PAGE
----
The Power of No

Lately I’ve been thinking about Elizabeth Gaskell’s North and South, and Jane Austen’s Pride and Prejudice.

In both these stories, the heroine receives a proposal of marriage from the hero half-way through the book, and she says “no.”

Now, we know he’s the hero and that he’s right for her and it’s all going to be sunshine and rainbows when they get together. So what’s wrong with her? You’d think they’d get to their happily ever after a lot faster if she wouldn’t be so stubborn and irrational.

But the heroine has to say No. She HAS to. It’s vital, because we learn what kind of man the hero is from his reaction to her rejection.

Does he hear her when she says No?
Does he respect her right to reject him, however much he might disagree with her decision?
Does he treat her fairly and with respect even though he’s hurt?

During the 1800s, women were not as independent as they are now. Most women went from living under the control of their fathers, to living under the control of their husbands. Their lives were ordered and decisions were made for them by the men they were closest to. From birth to death, a woman had literally no opportunity to say No to any major life decision, and make it stick.

Except one: She had the opportunity to say No to an unwanted marriage proposal.

Well, her family might still badger, argue with and pressure her, but she could say No.

Furthermore, saying no and meaning it is an important message that is shared in these stories. Both books give examples of the wrong way and the right way for a man to take rejection – because hearing and respecting her No is essential.

Mr. Collins (Pride and Prejudice - 1995)

Mr. Collins (Pride and Prejudice – 1995)

In Pride and Prejudice, we see Lizzie Bennet rejecting Mr. Collins’ proposal. She says No, and he won’t accept it. He gives her a big long speech about how she doesn’t mean what she says, ending with, “As I must therefore conclude that you are not serious in your rejection of me, I shall choose to attribute it to your wish of increasing my love by suspense, according to the usual practice of elegant females.”

He refuses to listen to her repeated message that No means No.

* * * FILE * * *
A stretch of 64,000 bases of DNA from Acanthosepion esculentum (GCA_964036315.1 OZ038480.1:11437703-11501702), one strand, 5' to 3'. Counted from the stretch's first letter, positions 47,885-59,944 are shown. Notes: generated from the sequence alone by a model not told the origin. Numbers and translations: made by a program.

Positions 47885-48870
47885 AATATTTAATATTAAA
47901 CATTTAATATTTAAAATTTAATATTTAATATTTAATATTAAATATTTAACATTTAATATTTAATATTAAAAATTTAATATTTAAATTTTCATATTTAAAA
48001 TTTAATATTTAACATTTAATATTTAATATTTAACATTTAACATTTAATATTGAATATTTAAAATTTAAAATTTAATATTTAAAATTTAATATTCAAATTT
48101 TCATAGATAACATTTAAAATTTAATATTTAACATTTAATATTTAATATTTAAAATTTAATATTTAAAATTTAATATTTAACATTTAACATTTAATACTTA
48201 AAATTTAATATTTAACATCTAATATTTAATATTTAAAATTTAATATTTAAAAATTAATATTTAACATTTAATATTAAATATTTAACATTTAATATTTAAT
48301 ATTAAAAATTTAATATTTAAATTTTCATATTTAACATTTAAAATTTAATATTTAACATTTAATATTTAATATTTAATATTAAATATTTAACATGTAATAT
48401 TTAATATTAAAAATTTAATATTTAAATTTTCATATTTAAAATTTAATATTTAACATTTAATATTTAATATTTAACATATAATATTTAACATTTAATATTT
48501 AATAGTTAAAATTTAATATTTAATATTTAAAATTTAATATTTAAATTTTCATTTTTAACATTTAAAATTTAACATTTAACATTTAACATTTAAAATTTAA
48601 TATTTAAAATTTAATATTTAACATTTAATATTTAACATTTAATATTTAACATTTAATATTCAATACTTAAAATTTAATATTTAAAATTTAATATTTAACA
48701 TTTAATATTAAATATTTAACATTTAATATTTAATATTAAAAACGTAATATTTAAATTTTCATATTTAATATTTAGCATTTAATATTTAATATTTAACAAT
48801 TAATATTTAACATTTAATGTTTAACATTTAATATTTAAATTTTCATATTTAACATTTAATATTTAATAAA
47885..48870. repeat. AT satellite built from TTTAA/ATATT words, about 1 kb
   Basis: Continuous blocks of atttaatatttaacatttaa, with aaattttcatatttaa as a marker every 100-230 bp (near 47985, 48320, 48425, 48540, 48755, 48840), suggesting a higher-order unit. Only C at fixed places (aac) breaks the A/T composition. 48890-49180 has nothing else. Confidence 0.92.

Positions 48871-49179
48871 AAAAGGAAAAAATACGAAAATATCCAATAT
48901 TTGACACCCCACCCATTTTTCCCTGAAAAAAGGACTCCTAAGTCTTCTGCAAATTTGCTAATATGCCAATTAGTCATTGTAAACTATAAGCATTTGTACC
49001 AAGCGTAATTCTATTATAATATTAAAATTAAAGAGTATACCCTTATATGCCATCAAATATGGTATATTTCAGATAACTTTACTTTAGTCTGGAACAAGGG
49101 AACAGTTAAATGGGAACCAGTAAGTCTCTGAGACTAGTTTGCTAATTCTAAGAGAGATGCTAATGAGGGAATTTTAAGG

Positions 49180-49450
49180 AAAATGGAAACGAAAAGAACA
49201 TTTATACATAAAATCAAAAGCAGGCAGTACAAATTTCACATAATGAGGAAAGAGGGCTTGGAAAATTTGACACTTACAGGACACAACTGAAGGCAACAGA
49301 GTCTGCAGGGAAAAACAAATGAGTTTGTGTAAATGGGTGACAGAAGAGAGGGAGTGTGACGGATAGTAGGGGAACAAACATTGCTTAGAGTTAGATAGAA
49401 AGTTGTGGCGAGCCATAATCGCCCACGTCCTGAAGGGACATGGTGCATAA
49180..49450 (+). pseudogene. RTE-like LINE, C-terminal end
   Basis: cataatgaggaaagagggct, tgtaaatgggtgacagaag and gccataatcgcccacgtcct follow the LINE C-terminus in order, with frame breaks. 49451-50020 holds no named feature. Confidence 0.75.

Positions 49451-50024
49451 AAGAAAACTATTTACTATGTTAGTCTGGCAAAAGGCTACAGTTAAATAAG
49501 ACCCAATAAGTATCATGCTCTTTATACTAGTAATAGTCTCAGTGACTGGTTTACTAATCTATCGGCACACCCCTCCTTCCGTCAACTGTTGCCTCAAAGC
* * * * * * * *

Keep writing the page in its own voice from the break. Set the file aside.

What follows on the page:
Elizabeth Bennet and Fitzwilliam Darcy - Pride and Prejudice (BBC - 1995)

Elizabeth Bennet and Fitzwilliam Darcy – Pride and Prejudice (BBC – 1995)

Darcy, although he’s astonished and angry about it, hears her No. He doesn’t tell her that he knows better or that she doesn’t really mean it. Instead, he gets control of his emotions and asks her why.

At length, with a voice of forced calmness, he said: “And this is all the reply which I am to have the honour of expecting! I might, perhaps, wish to be informed why, with so little endeavour at civility, I am thus rejected. But it is of small importance.”

Lizzie sets out her reasons. Darcy doesn’t like her reasons, but he doesn’t try to argue her out of her position – he leaves, and then sends her a letter. He gives her his perspective, and space in which to think about the situation.

Darcy’s handling of his rejection shows how he might handle other disagreements that might arise between himself and Lizzie. He can listen to her viewpoint and respect her as a thoughtful person – an equal. That’s a far better indicator of marital happiness than physical attractiveness, personal charm, or a ton of money would be.

Henry Lennox (North and South, BBC - 2004)

Henry Lennox (North and South, BBC – 2004)

In North and South, Margaret first receives a proposal from Henry Lennox, longtime friend of the family and a respectable lawyer. We know Henry is a decent guy because he respects Margaret’s refusal.

We know that Margaret has thought about the pros and cons of marrying Henry. She doesn’t feel ready for marriage. She also doesn’t like certain aspects of Henry’s personality. On that basis, she is entitled to say No to his proposal – even though it could be argued that Henry might well be her last best hope for marriage and stability. But still she’s entitled to make that decision for herself.

John Thornton and Margaret Hale - North and South (BBC 2004)

John Thornton and Margaret Hale – North and South (BBC 2004)

John Thornton also respects Margaret’s No. He argues with her, calls her unfair and unjust, but he has heard her. He accepts her refusal. And he tells her that she has nothing to fear from him:

“I have never loved any woman before: my life has been too busy, my thoughts too much absorbed with other things. Now I love, and will love. But do not be afraid of too much expression on my part.”

The turning-point in John and Margaret’s relationship comes later, when John protects her reputation. When she lies to the policeman investigating the suspicious death of one Leonards, John knows that she lied. He thinks she is protecting a secret lover. But because he still loves her, he helps to keep the secret of her presence at the train station where Leonards died.

We know that Margaret has lied to keep the police from knowing that her brother, who is under a sentence of death for mutiny, has returned to England to see their mother one last time before she dies. John doesn’t know this, but he is the magistrate assigned to Leonards’ case.